We've been through this before, but you'd be hard-pressed to find an actual Appaloosa, anywhere. Why? Because the breed was recreated from colored stock, only. Initially, in the early days of the ApHC and the Appaloosa "breed" as a whole, that was the only requirement. There was some consideration given to type, but not bloodline, and there is wide variance when looking at "foundation" Appaloosas. No consistency at all. They certainly aren't the same as the horses the Nez Perce were breeding, nor are they the same as the spotted Spanish stock. To say that outcrossing to AQHA ruined the breed is to ignore the fact that there was never a breed to begin with, and that outcrossing was allowed from the very beginning. The first registered ApHC horses weren't purebred Appaloosa. There is no such thing as a purebred Appaloosa....now, or then.
I agree. However, the ApHC was started to scrouge whatever they could to bring back the breed. The studbooks should of been closed after they had a diverse enough number of horses to breed in a closed studbook. It was never closed however. So how can they expect to preserve a breed when they allow you to bring in any QH, Arabian, or TB? You can never expect to have a breed if you keep allowing it. I was very sad watching the national show this year to see 90% of the horses being plain... brown.
That said, I do have a lot of experience with highly foundation-bred ApHC Apps and foundation/Arab crosses. Nice horses, but not exactly the epitome of versatility that's supposed to characterize the breed. And again, nothing resembling the supposed origins of the American Appaloosa. Despite extremely limited QH blood, they resembled colored QH's more than anything else.
A lot of stock horses resemble QHs. Its a type that was used on ranches. QH was used extensively along with TB and Arabian.. to bring back the breed. WHen you think of versatility. You think of a horse that can excel in several areas. English, western, trail, endurance etc.
It depends on the event. If I am interested in showing my horse, I definitely want its ancestors to have had winning show records. Bloodlines absolutely do matter when breeding for certain events. If I want a sound, sane horse, placings in speed events (no politics there) and trail type classes mean a whole lot. Or if I want a really good trail horse I can ride all day, I'd love to see endurance records (again, that has nothing to do with money or prestige). If I want a horse to work cattle, he **** sure better have a cowy background, and that carries a lot more merit if he has points in team penning/sorting, cutting, working cowhorse, etc. If a horse has not competed against other horses, it's difficult to objectively evaluate how it would perform against its peers.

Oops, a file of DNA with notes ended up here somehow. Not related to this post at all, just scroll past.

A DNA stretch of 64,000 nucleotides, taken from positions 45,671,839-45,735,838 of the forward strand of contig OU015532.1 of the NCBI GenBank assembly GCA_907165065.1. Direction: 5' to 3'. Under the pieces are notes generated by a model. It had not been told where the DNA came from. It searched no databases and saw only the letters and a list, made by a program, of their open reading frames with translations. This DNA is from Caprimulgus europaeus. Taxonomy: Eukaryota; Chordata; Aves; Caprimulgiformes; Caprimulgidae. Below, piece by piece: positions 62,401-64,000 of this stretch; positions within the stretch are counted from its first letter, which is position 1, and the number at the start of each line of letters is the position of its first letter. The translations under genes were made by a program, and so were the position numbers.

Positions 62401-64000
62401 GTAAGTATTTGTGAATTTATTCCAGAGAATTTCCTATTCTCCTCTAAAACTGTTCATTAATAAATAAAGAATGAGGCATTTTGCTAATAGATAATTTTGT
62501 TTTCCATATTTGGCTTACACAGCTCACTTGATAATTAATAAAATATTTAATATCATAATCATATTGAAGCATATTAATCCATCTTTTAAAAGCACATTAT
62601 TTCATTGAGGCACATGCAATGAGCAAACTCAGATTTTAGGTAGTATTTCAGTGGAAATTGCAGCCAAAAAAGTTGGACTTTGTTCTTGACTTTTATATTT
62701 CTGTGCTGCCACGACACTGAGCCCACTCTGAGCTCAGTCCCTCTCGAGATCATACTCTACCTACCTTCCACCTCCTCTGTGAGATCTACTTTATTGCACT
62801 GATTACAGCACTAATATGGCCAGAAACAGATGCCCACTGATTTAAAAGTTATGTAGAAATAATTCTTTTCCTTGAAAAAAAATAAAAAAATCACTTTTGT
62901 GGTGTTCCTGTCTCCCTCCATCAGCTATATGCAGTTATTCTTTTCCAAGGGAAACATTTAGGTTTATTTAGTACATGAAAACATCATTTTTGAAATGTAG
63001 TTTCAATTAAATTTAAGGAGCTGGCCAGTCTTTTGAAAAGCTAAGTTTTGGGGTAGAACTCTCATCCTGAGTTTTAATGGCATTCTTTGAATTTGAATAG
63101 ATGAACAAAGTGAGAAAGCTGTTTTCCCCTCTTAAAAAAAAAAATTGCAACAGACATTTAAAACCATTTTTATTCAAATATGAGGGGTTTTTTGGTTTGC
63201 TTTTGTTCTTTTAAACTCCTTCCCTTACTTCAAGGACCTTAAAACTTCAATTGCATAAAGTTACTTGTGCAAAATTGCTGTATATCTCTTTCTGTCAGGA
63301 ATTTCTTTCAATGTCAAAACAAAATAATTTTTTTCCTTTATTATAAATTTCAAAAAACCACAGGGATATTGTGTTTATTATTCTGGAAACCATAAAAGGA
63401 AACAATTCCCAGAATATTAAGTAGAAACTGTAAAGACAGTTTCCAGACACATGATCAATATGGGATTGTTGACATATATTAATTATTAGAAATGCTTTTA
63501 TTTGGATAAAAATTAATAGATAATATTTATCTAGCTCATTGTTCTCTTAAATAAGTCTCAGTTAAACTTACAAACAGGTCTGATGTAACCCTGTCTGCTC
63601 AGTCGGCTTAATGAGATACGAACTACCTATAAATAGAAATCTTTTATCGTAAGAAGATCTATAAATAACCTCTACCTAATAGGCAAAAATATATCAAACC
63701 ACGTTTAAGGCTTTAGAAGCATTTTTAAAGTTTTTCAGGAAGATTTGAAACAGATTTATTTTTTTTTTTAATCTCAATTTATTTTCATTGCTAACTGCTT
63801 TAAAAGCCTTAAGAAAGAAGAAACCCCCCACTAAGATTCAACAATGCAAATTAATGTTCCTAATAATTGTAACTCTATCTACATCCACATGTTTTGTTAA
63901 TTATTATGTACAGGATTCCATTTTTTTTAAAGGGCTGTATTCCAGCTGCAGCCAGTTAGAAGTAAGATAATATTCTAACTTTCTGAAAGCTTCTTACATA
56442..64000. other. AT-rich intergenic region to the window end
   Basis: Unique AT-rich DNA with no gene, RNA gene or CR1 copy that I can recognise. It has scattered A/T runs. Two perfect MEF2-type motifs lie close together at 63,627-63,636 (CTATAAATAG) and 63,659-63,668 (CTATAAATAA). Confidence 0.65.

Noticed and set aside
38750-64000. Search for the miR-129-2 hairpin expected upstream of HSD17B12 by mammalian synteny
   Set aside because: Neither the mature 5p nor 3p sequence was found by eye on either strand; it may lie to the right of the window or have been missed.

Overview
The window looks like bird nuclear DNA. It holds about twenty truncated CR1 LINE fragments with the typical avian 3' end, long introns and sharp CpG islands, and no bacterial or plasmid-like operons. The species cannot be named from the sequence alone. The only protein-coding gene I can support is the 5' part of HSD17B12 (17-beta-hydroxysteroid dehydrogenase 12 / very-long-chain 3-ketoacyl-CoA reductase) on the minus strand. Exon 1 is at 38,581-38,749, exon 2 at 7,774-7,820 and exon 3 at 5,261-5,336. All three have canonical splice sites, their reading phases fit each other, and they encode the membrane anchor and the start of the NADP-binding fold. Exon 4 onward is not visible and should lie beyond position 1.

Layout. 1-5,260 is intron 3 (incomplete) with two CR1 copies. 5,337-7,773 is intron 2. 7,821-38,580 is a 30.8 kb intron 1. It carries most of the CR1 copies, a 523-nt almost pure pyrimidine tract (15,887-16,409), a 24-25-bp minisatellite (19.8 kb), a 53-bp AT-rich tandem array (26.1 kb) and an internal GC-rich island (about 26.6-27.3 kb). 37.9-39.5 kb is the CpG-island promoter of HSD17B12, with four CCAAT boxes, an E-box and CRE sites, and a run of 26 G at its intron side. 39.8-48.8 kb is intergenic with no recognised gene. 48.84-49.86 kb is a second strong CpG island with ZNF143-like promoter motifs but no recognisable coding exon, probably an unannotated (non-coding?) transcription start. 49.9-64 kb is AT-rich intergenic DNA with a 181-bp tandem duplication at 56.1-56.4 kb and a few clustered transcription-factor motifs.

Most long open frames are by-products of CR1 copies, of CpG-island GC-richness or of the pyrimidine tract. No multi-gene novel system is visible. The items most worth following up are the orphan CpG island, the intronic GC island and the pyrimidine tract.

I totally agree with you there. My personal horses are suited for all round horses. Suitable for Trail, endurance, and the all around 4H, open horse. Several of my horses were shown by me growing up and in adulthood and were always in ribbons in not just one type (english vs western) of competition. I do not compete at the breed level and show for personal enjoyment. Several of my mares have competed in competitive trail rides though because of their age are now not suited for doing 17+ mile rides. I've got a couple of youngsters that have a few more years before I can start competing again in endurance type events. To raise a horse from birth and train it in endurance takes 5+ years.
See, to me this horse has pretty blech conformation. He's built to overreach, with a weaker back, and short/thick/upright/bull/ewe neck. With his lean composition, I could see him having good endurance, but he sure doesn't look like any kind of athlete (or fancy mover). What has he done, or what is he famous for?
This horse was born in 1982. He is mainly famous for his size at 17 hands. And his loud leopard color. :) Frank Scripter bred leopards for many years thinking that with enough generations of lpxlp breedings that you would get higher % of leopard babies.
We now know that a lpxlp breeding will consistantly produce 25% fewspot, 50% leopards, and 25% solid NC horses.